"I used to busk at a farmer’s market in the town I was raised in. I started doing that when I was fifteen and I remember doing this song and kind of cheating, just playing the chords that I thought they might be. I think I got them right but I just made it up on the spot at the farmer’s market because nobody cared, no one was listening to me.
“I loved singer/songwriters because my parents listened to a lot of Neil Young and Jackson Browne and then as teenage girls... honestly a lot of the music they were listening to at that time was total shit. I’m trying to think of something that I can truly say is shit without feeling bad, but I want to encapsulate it… OK, Howie Day, my friends were listening to that one Howie Day song, I mean it’s a pop song, but it can’t be held at the same standard.
“Then I heard this band Bright Eyes that everybody was obsessed with and I was like ‘Oh my God, these lyrics remind me of all the stuff I love, all my favourite songwriters.’ I was so glad there was someone in our generation that was new, that was writing folk songs that had different lyrics for every chorus, that weren’t just relying on the mechanism of a pop song, but they are pop songs.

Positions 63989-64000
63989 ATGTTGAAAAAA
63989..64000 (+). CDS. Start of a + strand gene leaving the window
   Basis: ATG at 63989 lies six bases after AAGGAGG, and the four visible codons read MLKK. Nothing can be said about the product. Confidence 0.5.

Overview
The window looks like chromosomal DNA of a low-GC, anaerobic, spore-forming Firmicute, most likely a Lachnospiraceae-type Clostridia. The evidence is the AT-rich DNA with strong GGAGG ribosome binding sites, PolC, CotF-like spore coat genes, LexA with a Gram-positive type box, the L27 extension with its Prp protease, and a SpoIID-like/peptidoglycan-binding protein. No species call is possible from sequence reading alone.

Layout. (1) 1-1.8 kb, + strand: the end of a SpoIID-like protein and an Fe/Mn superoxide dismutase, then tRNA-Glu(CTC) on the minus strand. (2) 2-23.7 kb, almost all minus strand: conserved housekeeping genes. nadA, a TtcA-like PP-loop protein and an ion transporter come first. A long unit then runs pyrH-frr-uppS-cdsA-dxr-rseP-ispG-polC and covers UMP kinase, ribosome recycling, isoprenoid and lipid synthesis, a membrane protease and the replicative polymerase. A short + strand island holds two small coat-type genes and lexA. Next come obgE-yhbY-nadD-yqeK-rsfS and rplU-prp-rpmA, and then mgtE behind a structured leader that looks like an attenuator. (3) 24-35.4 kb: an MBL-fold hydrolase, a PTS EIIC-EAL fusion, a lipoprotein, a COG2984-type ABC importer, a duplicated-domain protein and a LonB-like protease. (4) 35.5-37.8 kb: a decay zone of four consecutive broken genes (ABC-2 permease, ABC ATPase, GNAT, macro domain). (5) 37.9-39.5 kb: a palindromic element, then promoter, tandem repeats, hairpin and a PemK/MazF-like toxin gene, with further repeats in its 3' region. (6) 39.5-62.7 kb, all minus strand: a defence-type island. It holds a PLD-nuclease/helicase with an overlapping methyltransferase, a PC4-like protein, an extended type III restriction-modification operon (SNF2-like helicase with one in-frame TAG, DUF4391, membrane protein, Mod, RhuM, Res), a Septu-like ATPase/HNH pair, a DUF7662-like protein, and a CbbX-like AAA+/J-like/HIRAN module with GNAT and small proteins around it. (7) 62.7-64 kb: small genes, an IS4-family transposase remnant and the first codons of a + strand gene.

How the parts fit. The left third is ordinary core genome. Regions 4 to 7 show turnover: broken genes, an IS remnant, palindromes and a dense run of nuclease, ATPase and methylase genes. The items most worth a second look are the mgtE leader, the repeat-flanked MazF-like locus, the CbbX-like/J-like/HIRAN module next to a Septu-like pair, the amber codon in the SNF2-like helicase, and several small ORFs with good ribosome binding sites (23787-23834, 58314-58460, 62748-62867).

“’Poison Oak’ is about his cousin who killed himself when they were teenagers and it says a lot of stuff that up until that point you’re not really supposed to say in a song, like about someone’s sexuality and these little details that were really interesting to throw into this immediately recognisable and familiar melody. It was the newness of it and referencing of all the things I already loved about singer/songwriter music.”
“Again, as with the Bright Eyes song, I’d been listening to Bruce Springsteen forever because of what people recommended or what I was exposed to and then somehow I happened to come across this song on my iPod shuffle. It was the first Bruce Springsteen song that I personally discovered and I fell in love with it.